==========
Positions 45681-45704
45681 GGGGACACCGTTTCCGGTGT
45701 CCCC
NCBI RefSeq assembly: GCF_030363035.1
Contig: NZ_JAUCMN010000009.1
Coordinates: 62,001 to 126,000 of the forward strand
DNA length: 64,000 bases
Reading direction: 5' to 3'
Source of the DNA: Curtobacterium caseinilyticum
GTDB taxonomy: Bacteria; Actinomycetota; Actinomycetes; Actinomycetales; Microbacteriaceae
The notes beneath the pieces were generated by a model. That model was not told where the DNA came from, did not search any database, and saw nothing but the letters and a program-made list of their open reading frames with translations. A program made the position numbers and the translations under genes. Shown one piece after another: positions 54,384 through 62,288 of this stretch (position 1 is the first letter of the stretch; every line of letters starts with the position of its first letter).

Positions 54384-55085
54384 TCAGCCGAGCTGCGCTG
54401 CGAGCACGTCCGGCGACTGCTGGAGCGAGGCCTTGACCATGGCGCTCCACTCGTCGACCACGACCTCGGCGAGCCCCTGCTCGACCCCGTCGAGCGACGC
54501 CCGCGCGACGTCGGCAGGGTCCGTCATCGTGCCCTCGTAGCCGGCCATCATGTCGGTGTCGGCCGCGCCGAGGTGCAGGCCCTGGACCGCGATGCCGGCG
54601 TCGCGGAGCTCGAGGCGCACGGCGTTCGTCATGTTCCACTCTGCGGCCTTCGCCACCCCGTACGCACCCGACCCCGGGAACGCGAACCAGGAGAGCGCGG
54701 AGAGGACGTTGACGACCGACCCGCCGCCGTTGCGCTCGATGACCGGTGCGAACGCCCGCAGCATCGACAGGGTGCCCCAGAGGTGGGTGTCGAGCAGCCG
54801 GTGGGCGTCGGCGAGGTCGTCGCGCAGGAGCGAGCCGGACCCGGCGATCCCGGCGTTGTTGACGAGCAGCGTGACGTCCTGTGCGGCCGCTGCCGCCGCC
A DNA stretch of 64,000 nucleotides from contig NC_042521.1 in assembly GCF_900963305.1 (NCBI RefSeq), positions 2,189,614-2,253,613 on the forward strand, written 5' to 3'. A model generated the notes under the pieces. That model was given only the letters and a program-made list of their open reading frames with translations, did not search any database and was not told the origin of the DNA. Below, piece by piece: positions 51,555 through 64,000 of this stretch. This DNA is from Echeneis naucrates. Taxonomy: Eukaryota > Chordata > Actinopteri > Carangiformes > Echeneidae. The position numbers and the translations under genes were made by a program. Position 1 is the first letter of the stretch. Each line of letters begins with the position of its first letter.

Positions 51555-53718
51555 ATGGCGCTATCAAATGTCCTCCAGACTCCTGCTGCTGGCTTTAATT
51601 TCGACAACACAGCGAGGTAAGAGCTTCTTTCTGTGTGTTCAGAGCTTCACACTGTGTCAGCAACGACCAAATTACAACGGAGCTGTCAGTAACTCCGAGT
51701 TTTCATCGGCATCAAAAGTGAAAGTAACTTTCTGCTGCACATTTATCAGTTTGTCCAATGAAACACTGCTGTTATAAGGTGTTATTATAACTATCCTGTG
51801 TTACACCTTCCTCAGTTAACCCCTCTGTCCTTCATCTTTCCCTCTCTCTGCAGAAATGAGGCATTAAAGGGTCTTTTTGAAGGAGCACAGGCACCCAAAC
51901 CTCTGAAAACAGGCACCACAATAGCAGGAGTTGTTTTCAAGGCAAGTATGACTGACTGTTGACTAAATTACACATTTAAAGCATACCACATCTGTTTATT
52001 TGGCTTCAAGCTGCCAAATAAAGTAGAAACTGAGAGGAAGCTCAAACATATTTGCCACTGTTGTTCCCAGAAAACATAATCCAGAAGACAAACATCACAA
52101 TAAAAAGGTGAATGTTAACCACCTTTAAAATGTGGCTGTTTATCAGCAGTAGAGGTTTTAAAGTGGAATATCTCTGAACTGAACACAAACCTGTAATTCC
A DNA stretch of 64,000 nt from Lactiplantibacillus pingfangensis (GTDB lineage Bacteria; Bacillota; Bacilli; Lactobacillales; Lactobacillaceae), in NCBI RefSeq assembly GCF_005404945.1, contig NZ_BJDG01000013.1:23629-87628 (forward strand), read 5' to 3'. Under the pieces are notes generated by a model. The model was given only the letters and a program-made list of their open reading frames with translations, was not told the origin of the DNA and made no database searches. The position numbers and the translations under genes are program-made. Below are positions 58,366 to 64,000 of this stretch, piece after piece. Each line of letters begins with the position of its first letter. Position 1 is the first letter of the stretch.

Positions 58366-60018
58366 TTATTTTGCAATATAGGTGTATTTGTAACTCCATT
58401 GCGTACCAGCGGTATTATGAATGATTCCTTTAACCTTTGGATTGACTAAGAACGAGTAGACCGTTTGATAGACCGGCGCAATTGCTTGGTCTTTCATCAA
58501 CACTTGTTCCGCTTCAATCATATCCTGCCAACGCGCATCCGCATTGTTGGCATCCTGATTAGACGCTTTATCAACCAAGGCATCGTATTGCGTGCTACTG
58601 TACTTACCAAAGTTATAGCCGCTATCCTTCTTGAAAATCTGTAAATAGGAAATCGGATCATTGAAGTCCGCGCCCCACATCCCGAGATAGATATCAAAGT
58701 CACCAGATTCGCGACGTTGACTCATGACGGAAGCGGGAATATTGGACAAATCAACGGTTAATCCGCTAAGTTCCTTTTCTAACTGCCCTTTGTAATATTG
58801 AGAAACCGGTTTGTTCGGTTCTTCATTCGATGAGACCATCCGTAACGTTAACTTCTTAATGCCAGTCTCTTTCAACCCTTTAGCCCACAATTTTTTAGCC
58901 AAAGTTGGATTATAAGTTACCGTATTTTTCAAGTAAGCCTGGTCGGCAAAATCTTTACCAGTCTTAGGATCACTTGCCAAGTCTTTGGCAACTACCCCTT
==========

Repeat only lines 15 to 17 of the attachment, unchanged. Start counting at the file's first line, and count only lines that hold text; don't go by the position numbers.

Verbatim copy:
54501 CCGCGCGACGTCGGCAGGGTCCGTCATCGTGCCCTCGTAGCCGGCCATCATGTCGGTGTCGGCCGCGCCGAGGTGCAGGCCCTGGACCGCGATGCCGGCG
54601 TCGCGGAGCTCGAGGCGCACGGCGTTCGTCATGTTCCACTCTGCGGCCTTCGCCACCCCGTACGCACCCGACCCCGGGAACGCGAACCAGGAGAGCGCGG
54701 AGAGGACGTTGACGACCGACCCGCCGCCGTTGCGCTCGATGACCGGTGCGAACGCCCGCAGCATCGACAGGGTGCCCCAGAGGTGGGTGTCGAGCAGCCG